The food hall brings under the same roof diverse concepts, as original as possible, some traditional, creating synergies and new destinations. Contracts with flexible lease term, shorter than traditional restaurant locations and common seating facilities (as in the case of food courts) are amongst the aspects appreciated by restaurant operators in American food halls, a market where consumers spend more on food in restaurants than in stores or supermarkets.

The food hall brings under the same roof diverse concepts, as original as possible, some traditional, creating synergies and new destinations.

Where could the first food halls emerge in Romania?

Local restaurant operators are already “flirting” with this idea. Boutique du Pain owners will open this year, in autumn, Boutique Food Hall concept in The Bridge office building. An area of 1,000 square meters will host different kitchens for burgers, pizza and salad bar, Asian and Mediterranean cuisine, but unlike a traditional food hall, all these products will be produced by the same operator.

Another possible food hall location is Piata Floreasca, the area that stands out through a varied and highly appreciated culinary offer, with restaurants like Vacamuu, Divan, Entourage, Vivo, Rue du Pain, Rawdia, Yoshi or Grano. A part of the building that includes Floreasca market, is currently undergoing a vast renovation process and the owners plan to consolidate their position on the food & beverage market.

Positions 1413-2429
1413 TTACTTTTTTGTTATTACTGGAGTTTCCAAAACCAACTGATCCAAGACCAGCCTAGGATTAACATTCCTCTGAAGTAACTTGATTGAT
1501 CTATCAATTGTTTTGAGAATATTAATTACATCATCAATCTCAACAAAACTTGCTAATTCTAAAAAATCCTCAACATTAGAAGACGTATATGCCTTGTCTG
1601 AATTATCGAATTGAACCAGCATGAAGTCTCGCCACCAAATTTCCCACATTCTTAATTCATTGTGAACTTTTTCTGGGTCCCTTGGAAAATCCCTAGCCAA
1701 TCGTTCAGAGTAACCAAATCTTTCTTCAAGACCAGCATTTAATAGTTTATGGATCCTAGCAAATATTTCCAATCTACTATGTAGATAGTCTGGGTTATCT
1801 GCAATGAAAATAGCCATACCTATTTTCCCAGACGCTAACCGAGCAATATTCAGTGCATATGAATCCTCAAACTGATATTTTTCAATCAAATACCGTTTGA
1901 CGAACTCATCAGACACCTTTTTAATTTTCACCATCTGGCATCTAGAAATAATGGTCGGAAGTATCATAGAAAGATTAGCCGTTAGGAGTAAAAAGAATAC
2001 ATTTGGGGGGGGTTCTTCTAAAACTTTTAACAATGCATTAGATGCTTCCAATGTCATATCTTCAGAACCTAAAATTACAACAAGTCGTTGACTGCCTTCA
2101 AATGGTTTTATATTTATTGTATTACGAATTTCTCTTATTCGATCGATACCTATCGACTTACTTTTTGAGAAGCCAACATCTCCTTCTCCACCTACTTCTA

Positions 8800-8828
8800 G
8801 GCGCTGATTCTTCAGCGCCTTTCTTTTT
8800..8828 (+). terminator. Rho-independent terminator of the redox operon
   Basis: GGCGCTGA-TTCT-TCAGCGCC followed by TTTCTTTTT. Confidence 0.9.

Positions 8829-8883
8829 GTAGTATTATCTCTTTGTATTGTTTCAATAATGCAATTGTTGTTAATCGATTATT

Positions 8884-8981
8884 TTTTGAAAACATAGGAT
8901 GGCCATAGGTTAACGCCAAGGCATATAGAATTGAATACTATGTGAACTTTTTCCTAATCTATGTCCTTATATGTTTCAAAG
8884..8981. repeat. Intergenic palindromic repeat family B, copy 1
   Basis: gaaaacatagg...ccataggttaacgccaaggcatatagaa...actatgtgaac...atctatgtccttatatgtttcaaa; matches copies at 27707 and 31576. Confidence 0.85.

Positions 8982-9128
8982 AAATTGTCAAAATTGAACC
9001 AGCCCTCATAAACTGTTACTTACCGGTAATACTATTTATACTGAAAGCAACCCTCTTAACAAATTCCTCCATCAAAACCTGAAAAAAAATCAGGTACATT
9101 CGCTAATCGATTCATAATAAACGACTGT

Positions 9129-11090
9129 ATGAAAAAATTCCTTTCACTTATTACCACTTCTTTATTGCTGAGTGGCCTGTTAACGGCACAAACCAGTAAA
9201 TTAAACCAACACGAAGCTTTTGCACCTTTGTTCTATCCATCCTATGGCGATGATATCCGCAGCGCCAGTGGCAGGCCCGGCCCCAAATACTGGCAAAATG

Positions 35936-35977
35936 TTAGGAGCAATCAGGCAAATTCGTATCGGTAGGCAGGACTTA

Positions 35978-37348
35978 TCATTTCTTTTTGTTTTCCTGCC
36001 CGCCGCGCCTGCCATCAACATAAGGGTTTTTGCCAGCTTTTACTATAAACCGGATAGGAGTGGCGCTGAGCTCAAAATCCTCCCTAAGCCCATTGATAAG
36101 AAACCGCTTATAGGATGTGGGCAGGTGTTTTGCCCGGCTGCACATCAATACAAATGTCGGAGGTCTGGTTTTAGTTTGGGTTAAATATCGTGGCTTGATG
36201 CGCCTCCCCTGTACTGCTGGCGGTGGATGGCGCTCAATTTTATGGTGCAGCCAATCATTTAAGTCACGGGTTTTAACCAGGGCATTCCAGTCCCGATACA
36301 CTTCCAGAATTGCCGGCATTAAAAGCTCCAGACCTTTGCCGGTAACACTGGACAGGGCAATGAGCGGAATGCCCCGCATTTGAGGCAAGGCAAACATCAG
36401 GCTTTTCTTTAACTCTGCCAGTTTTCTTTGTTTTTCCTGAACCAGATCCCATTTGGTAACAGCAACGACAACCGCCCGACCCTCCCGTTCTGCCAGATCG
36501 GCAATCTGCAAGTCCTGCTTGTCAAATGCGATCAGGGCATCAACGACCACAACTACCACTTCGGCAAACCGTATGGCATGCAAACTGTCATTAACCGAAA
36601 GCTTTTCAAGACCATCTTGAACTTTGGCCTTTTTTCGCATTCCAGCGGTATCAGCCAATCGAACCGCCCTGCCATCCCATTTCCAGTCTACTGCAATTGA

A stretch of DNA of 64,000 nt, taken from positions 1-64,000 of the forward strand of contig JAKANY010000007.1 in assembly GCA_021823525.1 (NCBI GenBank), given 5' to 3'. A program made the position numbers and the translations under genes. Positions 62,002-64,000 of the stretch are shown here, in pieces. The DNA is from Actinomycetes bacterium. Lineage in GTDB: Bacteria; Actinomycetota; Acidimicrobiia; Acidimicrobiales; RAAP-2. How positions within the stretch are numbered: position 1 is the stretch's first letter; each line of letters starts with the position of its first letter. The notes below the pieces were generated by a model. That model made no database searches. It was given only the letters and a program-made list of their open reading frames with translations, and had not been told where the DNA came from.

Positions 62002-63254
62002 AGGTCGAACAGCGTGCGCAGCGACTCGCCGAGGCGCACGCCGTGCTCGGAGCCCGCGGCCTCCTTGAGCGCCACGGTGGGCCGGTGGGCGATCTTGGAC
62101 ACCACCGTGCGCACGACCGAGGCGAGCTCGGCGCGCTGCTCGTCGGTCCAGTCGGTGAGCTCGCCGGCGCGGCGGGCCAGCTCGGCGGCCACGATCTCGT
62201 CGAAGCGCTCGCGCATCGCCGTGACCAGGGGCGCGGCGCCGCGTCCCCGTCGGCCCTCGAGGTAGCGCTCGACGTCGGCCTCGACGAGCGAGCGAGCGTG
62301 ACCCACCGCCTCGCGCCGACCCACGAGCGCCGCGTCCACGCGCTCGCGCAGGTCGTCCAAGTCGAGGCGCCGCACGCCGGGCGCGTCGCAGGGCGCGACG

Central areas, such as the Piata Amzei or the Atheneum surroundings also have potential for developing new culinary concepts. A property like the former ‘Cina’ restaurant could accommodate a complex gastronomic experience through a combination of size / critical mass and strong historical touch. However, the buildings’ specifications and the urban planning make it hard to accommodate a food hall development in the central area of Bucharest.

Central areas, such as the Piata Amzei or the Athene surroundings, also have potential for developing new culinary concepts.

Under these circumstances, shopping centers remain the most suitable and accessible option for developing such a concept in Romania, considering as well the fact that on the Western markets the online commerce growth is strongly affecting the traditional stores’ turnover, thus affecting the overall performance of the shopping centres. Malls have to keep up and to offer new experiences to differentiate. Throughout history, the need for food has driven expeditions over mountains and oceans. Who will take the first step towards the food hall?

Cristi Moga

Research Consultant C&W Echinox

Cristi Moga joined C&W Echinox in October 2015, after a 10 years career as a real estate journalist for Ziarul Financiar, the most prestigious business newspaper in Romania. As a journalist, Cristi published more than 5,000 articles (news, analysis and interviews) about real estate. Since he joined C&W, Cristi focused on research and analysis in retail, residential and office segments.